Hurricane Matthew continues its steady ascent towards the United States while churning through the Caribbean. This NOAA photo shows the storm — which is widely regarded as one of the most powerful to hit the Atlantic in a decade — as it prepared to strike Haiti. The slow-moving mammoth made landfall on Monday night with winds at 145 mph and could leave catastrophic damage in its wake. Matthew will then likely head into Cuba and then depart in the direction of the U.S. East Coast.
Before landing in Haiti, Matthew killed one person in Colombia, but the effects on Haiti could be even more devastating. Heavy rain currently blankets the country, and isolated accumulations are expected to reach 40 inches in a region where less-than-optimal infrastructure will not bode well. USA Today quotes aid worker John Hasse, who points towards the poor housing conditions in the area: “With wind this strong, it will be extremely damaging and dangerous and homes for the average person are made of mud and sticks or poorly constructed cinderblocks.”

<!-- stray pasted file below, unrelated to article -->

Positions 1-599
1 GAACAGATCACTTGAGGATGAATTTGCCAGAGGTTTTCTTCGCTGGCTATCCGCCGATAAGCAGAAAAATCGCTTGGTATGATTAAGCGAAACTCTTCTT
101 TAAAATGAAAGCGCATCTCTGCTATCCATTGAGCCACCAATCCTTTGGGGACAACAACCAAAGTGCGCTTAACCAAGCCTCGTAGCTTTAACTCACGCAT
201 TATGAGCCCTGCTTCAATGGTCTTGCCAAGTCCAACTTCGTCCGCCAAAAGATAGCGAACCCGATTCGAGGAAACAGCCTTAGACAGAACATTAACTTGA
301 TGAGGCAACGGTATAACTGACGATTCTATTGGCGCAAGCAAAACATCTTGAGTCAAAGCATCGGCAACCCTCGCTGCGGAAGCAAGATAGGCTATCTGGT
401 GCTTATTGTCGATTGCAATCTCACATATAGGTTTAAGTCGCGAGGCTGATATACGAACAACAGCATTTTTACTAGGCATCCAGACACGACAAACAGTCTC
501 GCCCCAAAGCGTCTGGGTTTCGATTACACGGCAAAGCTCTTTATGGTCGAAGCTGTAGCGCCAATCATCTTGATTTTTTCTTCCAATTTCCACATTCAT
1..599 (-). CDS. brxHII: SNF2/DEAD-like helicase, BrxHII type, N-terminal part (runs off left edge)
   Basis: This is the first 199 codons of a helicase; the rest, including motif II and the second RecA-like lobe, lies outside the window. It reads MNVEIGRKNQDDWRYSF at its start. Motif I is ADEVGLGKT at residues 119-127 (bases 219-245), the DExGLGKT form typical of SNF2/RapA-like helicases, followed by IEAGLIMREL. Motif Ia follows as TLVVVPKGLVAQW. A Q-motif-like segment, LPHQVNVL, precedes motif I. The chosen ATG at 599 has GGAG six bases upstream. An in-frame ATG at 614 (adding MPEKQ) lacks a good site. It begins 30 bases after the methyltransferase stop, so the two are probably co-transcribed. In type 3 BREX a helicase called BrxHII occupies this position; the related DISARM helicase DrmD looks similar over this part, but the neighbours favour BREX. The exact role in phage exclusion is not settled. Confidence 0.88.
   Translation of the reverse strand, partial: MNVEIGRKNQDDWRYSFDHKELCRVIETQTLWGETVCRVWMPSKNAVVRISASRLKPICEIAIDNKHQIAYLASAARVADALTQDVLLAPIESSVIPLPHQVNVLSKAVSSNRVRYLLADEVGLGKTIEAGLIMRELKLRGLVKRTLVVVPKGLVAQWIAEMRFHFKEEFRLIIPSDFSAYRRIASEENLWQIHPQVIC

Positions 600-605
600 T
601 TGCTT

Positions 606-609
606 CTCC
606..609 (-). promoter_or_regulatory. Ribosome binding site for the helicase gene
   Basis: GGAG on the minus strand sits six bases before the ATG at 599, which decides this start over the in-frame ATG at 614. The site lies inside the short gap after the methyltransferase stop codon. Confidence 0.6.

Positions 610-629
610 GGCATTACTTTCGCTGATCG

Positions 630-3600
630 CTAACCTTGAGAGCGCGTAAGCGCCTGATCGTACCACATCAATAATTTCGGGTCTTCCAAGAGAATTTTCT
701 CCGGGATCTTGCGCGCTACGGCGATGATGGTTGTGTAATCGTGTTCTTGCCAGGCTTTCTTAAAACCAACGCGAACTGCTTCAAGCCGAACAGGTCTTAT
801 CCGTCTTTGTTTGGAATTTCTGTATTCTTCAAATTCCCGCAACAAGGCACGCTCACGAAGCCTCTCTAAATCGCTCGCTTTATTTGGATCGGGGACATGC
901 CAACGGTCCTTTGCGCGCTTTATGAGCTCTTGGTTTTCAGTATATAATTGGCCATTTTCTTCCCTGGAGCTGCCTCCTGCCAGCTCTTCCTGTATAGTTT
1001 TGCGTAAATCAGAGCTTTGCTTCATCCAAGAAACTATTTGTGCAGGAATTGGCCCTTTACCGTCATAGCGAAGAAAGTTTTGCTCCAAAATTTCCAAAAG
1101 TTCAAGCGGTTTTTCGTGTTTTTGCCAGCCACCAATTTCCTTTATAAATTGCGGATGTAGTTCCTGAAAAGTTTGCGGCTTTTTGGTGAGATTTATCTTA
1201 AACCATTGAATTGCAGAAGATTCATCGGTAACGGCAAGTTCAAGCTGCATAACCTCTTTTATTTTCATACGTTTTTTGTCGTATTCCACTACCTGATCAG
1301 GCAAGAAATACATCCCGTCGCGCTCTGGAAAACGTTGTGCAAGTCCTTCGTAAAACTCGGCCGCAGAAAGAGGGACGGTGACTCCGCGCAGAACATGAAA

Indeed, the worst may very well happen with 10.6 million Haitians at risk in this life-threatening storm’s path. $400,000 in humanitarian aid has already been released, but chances are, the country will need much more help to recover after the storm’s conclusion. Meanwhile, Florida Governor Rick Scott has already declared a state of emergency to trigger federal aid and urges citizens to prepare now and take the storm seriously. Scott said, “There could be massive destruction which we haven’t seen since Hurricane Andrew devastated Miami-Dade County in 1992.” In North Carolina, Governor Pat McCrory is hoping for a false-alarm scenario but admits, “We can’t gamble.”
This graphic shows the storm’s anticipated path for the U.S. East Coast, where Matthew could dominate the whole of next weekend.
Meteorologist Mike Thomas tweeted a radar image of the storm as it landed in Haiti early Monday morning.